STARS from the world of music and showbusiness continue to back the TES's "Music in the Millennium" campaign to make instrumental lessons available for all children, writes Amanda Kelly.
Conductor Sir Simon Rattle said: "Music isn't a luxury - it's a necessity in young people's lives."
Violinist Vanessa Mae said: "Giving youngsters an early introduction to music is important not only for identifying the stars of the future, but also for helping all children to appreciate music."
Singer Lesley Garratt stressed the importance of choral as well as instrumental music. She said: "My first real experience of choral singing was in the Thorne grammar-chool choir. I realise how vital that early experience was to my development, not only as a singer but in life generally, and I still recall the exhilaration that comes from being part of a big sound. Children today don't necessarily have the chances that I took for granted."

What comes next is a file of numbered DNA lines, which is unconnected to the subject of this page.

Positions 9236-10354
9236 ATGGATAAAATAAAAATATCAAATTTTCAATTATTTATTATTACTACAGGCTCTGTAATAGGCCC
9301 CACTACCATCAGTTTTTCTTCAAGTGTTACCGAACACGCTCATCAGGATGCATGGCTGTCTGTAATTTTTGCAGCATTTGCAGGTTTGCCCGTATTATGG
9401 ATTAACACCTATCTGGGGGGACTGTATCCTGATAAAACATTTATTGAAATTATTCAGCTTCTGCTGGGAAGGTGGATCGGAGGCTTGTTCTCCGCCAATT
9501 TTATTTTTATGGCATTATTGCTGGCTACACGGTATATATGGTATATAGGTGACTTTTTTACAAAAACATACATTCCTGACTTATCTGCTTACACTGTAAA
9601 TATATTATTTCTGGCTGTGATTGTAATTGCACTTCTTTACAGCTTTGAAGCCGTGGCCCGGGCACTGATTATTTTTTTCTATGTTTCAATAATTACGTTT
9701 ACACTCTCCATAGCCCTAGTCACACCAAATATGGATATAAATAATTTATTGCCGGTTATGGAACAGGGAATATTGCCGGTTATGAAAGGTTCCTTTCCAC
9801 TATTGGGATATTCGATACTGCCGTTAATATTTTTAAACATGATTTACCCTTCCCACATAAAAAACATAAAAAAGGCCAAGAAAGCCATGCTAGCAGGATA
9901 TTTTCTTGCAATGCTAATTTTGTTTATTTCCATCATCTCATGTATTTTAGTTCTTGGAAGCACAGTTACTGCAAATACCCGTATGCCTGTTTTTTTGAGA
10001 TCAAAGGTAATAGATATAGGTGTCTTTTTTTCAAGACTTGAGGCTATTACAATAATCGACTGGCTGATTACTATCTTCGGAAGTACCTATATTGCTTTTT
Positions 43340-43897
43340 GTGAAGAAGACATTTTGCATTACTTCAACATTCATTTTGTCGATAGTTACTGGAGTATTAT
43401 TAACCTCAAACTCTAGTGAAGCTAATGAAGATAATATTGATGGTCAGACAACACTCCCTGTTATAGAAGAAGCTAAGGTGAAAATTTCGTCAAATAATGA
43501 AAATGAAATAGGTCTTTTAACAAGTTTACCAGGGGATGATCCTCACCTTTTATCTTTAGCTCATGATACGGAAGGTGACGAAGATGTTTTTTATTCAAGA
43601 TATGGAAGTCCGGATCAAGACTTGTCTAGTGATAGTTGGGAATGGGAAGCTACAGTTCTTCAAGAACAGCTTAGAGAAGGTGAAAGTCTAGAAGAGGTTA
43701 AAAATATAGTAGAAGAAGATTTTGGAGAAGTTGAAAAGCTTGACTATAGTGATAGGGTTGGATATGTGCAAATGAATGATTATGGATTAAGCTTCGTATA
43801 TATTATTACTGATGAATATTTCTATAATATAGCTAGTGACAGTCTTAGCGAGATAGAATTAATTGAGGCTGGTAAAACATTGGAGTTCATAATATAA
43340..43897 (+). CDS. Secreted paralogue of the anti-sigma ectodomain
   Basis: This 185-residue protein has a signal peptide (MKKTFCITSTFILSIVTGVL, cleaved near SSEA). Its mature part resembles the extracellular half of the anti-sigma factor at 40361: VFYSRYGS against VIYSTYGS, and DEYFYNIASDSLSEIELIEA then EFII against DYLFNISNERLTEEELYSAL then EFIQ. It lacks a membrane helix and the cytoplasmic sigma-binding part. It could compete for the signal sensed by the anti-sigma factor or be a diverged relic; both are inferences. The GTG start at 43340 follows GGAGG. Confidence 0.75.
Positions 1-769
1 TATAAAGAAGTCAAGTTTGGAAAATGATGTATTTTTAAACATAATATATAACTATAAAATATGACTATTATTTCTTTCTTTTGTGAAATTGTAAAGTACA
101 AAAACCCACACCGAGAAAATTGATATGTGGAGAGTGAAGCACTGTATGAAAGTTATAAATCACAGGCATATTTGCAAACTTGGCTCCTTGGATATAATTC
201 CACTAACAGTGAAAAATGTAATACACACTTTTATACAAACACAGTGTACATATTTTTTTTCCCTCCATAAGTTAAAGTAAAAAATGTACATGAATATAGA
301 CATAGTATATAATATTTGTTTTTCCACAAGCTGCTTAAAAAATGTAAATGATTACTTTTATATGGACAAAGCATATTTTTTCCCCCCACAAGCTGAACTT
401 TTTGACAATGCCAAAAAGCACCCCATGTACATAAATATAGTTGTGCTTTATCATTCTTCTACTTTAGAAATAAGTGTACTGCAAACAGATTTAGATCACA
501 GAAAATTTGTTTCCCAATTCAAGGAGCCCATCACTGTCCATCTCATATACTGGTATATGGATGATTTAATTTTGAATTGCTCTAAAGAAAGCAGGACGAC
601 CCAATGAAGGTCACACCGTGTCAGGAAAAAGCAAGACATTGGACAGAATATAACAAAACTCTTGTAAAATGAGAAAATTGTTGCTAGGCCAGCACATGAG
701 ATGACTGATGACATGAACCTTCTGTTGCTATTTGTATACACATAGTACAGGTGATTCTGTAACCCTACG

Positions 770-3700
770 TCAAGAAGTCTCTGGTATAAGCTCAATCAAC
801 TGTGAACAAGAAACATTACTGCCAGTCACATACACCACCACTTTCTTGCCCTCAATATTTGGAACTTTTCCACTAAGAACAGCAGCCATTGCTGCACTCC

Larry Westland, founder and executive director of the charity Music For Youth, said there were signs that music was back at the top of the education agenda.
He said: "Morale has improved 100 per cent since the Government started to put some financial muscle into music, but we still have a long way to go before we reach our goal of free instrumental lessons for all."